Take your average electro artist, and he’ll be the equivalent of a decent rock band. That’d make German EDM artist Zedd the equivalent of an orchestra. His debut album, Clarity, displays some of the finest music that EDM has to offer, whether in the form of progressive electro, vocal electro or complextro. (Yep, all “-lectro” derivatives.) Comprised mostly of soaring vocals, fuzzy synths and complex bass hooks, this album is one of the best debuts I’ve heard in a long time.
Zedd got his beginnings with some decent complextro, heavily influenced by artists such as Wolfgang Gartner. (Complextro is a subgenre of electro music defined by melodic and complex bass lines, originaly coined by Wolfgang Gartner.) This influence is definitely noticeable on Clarity, mostly on straight-up bangers like “Shave It Up” and “Stache.” The guy definitely knows what sounds good in a concert or party setting, as I’m sure these songs are crazily popular at his concerts as a result of their memorable hooks and wall-shaking basslines.
However, Zedd’s best tunes are definitely his vocal electro tracks. While you don’t hear vocals too often in electro (while they’re found more often in dubstep or trance), they work incredibly well here. Due to some connections in Skrillex’s label, OWSLA, he’s fetched some great vocal talent to complement his instrumentation, including British singers Foxes and Ellie Goulding. These combinations work so well that you really just have to listen to them. Zedd knows exactly how to balance the soaring vocals and his own electronic sounds so that they’re both prevalent, yet never overshadowing each other. He also knows exactly what sounds to use and when to use them to display the emotions of his songs effortlessly, whether it be a bittersweet love song or an on-top-of-the-world feeling.
Zedd completely avoids “Where-Have-I-Heard-This-Before Syndrome” with chord progressions that are mostly unfamiliar, yet easy to follow. Better yet, the first time through, you’ll probably lift your head up a few times when you hear a chord you didn’t see coming, then smile as you enjoy something you earnestly haven’t heard before. (Wait, maybe this is just what I did.)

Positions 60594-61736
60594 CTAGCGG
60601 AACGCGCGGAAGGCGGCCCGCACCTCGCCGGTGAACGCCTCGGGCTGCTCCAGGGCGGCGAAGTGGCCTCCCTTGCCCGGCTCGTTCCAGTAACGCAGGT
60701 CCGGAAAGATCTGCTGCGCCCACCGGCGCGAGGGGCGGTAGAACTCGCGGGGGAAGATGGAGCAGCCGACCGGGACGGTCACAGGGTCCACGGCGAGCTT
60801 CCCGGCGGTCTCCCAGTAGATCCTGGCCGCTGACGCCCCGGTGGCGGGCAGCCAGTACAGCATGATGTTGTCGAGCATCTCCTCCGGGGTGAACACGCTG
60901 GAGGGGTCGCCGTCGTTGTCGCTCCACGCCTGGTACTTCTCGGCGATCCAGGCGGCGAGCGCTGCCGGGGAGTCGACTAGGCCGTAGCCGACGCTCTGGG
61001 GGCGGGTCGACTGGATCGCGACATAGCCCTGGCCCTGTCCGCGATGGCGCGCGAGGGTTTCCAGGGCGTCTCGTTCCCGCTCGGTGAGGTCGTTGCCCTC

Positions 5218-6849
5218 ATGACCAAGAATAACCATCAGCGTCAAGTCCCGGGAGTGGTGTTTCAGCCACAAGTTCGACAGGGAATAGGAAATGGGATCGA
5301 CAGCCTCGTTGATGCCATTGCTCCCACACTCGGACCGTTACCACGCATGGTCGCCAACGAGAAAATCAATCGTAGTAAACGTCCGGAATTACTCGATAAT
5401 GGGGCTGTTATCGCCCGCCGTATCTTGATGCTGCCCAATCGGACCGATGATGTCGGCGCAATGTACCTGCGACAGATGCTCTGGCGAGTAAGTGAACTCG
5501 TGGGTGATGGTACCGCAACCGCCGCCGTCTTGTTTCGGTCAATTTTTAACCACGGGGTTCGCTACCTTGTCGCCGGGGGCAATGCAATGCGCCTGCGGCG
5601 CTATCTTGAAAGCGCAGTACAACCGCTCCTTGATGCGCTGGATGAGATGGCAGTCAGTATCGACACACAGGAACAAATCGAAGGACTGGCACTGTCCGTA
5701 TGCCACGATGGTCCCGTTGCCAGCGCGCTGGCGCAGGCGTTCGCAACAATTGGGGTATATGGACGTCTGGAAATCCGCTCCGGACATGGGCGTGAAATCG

As to be expected with a secular EDM album, Zedd’s music falls somewhat short in the department of lyrics. However, there are some moments when the songwriting does well, most noticeably on the songs “Hourglass” and “Clarity.” The lyrics on their own are nothing worth getting terribly excited (or emotional) about, but combined with Zedd’s masterful instrumentation, they really become something memorable. Still, none of them broach any new territory, mostly falling into the broad categories of “regret songs,” “love songs” and “songs that you can’t decide whether they’re highly artistic or just meaningless.”
“Hourglass” is one of my favorite electro tracks ever. This bittersweet vocal and piano-driven masterpiece is the definite highlight of the album.
“Shave It Up” shows off Zedd’s considerable complextro chops at their best, with memorable bass lines and synths aplenty.
“Epos,” the album closer, shows some softer electro, combined with complextro and a unique chord progression for a unique and memorable track.
“Lost At Sea” is a decent song, but the lackluster songwriting and bland melodies single it out starkly against the rest of the album.
“Codec” has an interesting melody, but the drops seem underproduced and the melodies too simple to live up to the tracks around it.
With Clarity, Zedd has certainly made himself noticeable in the EDM community, with his own unique takes on vocal electro and complextro. It’s not perfect, but it’s one of the best debuts I’ve seen in a long time, and possibly my favorite EDM album.
9 out of 10 stars.